"I want you to know that I do not take lightly the issue of raising tuition," Fenves said in his email. "Families are counting their dollars and expect us to keep UT affordable and accessible to students from all backgrounds.”

    In October, the Board of Regents approved a plan for proposed tuition increases starting at 2 percent. The Tuition Policy Advisory Committee made recommendations to Fenves on Dec. 3, proposing a tuition increase of 3 percent for undergraduate and graduate students.

  • Graduate students oppose campus carry in letter to Fenves

    As faculty members from Gun-Free UT continue to debate the safety of the University leading up to the implementation of campus carry, graduate students made their voices heard Tuesday in a letter to University President Gregory Fenves.

    More than 1,000 graduate and professional students across UT expressed their opposition to Senate Bill 11, which allows people 21 years and older to have a concealed handgun. The Texas Senate passed the bill in May and Gov. Greg Abbott signed the bill into law in June.

    In an email the group said these students chose to remain anonymous during their campaign as they call themselves “Coordinators for: UT Graduate Students Oppose Guns in Classrooms.”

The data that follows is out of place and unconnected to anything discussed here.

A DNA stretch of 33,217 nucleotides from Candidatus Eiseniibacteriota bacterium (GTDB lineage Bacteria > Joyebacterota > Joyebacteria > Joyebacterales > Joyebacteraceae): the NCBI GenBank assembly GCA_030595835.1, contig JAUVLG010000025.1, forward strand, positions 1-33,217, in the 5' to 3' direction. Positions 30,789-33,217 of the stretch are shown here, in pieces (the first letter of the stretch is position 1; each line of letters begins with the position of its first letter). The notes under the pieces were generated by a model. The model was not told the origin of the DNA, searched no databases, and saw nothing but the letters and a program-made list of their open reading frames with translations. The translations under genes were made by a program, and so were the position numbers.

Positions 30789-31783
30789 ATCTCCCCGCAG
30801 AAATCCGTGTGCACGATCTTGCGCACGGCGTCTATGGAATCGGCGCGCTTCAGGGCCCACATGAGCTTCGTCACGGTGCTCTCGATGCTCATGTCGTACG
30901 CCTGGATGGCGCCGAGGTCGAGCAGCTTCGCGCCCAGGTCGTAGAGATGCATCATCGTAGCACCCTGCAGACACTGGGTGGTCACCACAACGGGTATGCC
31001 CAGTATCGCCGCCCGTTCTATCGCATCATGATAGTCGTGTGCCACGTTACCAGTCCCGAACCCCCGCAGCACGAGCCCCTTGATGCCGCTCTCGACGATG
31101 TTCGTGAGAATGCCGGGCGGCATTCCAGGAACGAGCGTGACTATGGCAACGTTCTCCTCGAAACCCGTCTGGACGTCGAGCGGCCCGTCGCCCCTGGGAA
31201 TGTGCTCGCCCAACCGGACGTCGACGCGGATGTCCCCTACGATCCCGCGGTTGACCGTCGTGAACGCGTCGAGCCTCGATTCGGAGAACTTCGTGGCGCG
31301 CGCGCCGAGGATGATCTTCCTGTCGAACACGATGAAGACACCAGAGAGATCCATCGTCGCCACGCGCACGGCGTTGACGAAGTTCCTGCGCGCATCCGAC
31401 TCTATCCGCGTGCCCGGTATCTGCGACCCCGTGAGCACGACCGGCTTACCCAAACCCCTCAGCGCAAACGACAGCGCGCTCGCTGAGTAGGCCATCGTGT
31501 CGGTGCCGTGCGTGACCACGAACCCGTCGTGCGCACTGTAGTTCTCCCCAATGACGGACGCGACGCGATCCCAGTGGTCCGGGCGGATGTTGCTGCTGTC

“Graduate and Professional Students operate as both students in classrooms as well as educators in their roles as Assistant Instructors and Teaching Assistants, and they are therefore particularly affected by the implementation of SB 11,” the group said in an email. “We have managed the campaign with the help of a number of volunteers who are also graduate students at UT Austin.”

    The group said that the online petition has been open to the public since Oct. 16, with the goal to send a letter to Fenves and the Board of Regents
    on Dec. 1.

    This petition will be available online through August 2016 and the group said in an email they expect the number of signatures to grow as media outlets report about it and more student groups become involved in discussions regarding campus carry.

    Campus carry goes into effect on Aug. 1, 2016, which is also the same day as the 50th anniversary of the Charles Whitman shooting that killed 15 people and left 32
    others wounded.

  • Resolution to block Syrian refugee assistance fails

    A resolution to block funds assisting Syrian refugees in their resettlement in the Austin area failed to pass a vote in the Public Safety Committee on Monday evening. As a result, the resolution will not reach the full Council for consideration.

    Austin City Council member Don Zimmerman drafted the resolution in the wake of the Nov. 13 terrorist attacks in Paris in order to prevent the city government from monetarily facilitating Syrian refugee resettlement. The resolution failed on a 2-1 vote in committee with the only vote in support coming from Zimmerman.

    Austin’s refugee resettlement programs are primarily funded by nonprofits and do not depend on the city treasury, however, the city does spend money to provide health services for refugees, the Austin-American Statesman reported.